Eric Johnson

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Tapjoy Plans More Interactive “Rich Media” Ads

nokiaMobile ad platform Tapjoy announced today the official launch of special advertising units that will pair interactive ads with virtual rewards for gamers.

Rather than looking at an interstitial still image or video, the company said in a press release, these ads — formally called rich media advertising — will include “mini-games, 360° views, puzzles, swipeable product catalogs and more.”

Tapjoy’s ads are found primarily in free-to-play mobile games, and interacting with them usually gives the player some sort of a reward, like virtual currency that would otherwise have to be earned through playing the game or bought from an in-game store. The notion here is that these new ads are worth more to advertisers if motivated gamers take a more active role in “redeeming” them.

At launch, one of the first rich media advertisers is Nokia. Gamers who sit through a video ad for the Lumia 925 will then be taken to a gallery of images of the phone and invited to order it. In a recent interview, Tapjoy CEO Steve Wadsworth said a major car company would also roll out an ad that lets viewers touch a 3-D model car and spin it around before clicking away to either return to the game or visit the automaker’s website.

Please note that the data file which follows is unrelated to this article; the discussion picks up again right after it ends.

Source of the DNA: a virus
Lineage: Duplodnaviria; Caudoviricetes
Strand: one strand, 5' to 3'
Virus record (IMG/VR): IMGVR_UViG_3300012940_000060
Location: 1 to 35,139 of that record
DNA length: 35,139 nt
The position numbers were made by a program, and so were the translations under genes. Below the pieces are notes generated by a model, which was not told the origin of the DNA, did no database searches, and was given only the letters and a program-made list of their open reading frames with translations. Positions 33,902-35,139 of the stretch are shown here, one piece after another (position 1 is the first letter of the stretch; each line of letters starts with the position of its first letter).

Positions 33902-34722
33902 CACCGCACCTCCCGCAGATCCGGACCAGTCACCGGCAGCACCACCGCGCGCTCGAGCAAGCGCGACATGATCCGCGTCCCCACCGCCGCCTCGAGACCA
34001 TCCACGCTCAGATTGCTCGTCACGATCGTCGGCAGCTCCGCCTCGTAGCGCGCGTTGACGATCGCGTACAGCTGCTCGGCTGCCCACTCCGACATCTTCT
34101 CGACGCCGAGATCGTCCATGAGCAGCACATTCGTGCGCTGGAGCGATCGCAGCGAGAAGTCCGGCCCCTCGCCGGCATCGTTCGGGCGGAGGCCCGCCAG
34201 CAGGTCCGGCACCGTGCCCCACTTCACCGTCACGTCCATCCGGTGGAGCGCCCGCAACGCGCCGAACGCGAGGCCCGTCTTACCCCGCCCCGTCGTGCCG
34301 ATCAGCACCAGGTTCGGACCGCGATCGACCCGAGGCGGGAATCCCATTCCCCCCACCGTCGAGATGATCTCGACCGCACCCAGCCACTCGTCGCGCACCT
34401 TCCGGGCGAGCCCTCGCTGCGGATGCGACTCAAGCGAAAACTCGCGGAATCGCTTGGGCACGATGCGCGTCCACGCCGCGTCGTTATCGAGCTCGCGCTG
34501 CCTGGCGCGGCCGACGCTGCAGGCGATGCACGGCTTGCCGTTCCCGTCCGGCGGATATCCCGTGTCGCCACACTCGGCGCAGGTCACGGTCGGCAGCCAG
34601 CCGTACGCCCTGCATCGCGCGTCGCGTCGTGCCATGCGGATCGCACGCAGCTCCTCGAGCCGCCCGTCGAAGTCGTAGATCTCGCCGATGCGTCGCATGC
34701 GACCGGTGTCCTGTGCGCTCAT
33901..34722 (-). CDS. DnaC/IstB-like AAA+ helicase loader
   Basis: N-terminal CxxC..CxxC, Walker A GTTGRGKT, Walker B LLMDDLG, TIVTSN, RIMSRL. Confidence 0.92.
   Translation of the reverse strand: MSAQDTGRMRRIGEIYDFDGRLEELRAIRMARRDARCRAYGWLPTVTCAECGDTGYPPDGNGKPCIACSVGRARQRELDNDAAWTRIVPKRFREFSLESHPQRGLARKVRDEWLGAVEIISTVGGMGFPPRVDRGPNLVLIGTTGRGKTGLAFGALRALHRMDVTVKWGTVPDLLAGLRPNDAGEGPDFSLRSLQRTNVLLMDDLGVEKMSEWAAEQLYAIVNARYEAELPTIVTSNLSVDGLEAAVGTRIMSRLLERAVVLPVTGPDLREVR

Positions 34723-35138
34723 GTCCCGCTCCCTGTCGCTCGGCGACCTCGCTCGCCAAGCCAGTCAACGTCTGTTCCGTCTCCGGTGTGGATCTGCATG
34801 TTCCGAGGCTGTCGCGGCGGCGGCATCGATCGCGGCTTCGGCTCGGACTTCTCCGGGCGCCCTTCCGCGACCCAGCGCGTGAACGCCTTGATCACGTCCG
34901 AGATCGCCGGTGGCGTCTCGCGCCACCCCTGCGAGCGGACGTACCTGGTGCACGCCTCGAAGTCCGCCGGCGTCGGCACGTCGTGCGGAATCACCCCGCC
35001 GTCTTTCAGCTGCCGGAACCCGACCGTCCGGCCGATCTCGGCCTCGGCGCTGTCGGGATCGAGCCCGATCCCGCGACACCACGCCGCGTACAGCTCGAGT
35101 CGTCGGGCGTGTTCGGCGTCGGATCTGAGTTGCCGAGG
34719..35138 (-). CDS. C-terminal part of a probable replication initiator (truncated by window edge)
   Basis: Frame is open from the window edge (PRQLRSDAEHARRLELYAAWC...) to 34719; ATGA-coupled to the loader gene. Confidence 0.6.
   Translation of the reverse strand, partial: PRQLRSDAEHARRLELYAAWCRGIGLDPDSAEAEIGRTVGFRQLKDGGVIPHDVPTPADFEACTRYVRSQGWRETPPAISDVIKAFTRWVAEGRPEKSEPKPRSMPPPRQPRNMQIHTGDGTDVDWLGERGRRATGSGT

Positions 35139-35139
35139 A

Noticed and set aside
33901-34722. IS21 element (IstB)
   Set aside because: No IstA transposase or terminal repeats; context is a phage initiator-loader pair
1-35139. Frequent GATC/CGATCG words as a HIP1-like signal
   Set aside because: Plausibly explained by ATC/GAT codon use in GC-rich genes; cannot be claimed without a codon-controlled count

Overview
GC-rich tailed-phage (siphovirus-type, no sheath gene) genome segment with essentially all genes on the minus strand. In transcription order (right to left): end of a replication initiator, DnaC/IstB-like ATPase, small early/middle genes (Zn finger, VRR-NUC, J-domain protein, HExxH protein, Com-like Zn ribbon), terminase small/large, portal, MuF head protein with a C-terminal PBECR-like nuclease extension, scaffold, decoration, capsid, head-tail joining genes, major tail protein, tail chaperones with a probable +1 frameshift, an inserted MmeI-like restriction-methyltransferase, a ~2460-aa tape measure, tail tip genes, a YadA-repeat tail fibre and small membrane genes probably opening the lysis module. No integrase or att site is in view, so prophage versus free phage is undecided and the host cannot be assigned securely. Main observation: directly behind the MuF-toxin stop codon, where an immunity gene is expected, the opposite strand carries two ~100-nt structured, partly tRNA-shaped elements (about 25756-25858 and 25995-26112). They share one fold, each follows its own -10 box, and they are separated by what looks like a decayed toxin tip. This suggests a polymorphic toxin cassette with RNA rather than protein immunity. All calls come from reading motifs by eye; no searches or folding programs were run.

These special ads are being co-designed by Celtra, a studio with experience in making interactive ads, as part of a new partnership with Tapjoy. The car ad will probably work similarly to this mobile ad Celtra produced for HTC, which offers up a 360° model of the HTC One:

Wadsworth claimed that 65 of Ad Age’s top 100 advertisers are Tapjoy customers, whereas 15 months ago it had only eight of the companies on that list. The ad platform was active in about 7,000 mobile apps in the most recent quarter, he said.


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I think the NSA has a job to do and we need the NSA. But as (physicist) Robert Oppenheimer said, “When you see something that is technically sweet, you go ahead and do it and argue about what to do about it only after you’ve had your technical success. That is the way it was with the atomic bomb.”

— Phil Zimmerman, PGP inventor and Silent Circle co-founder, in an interview with Om Malik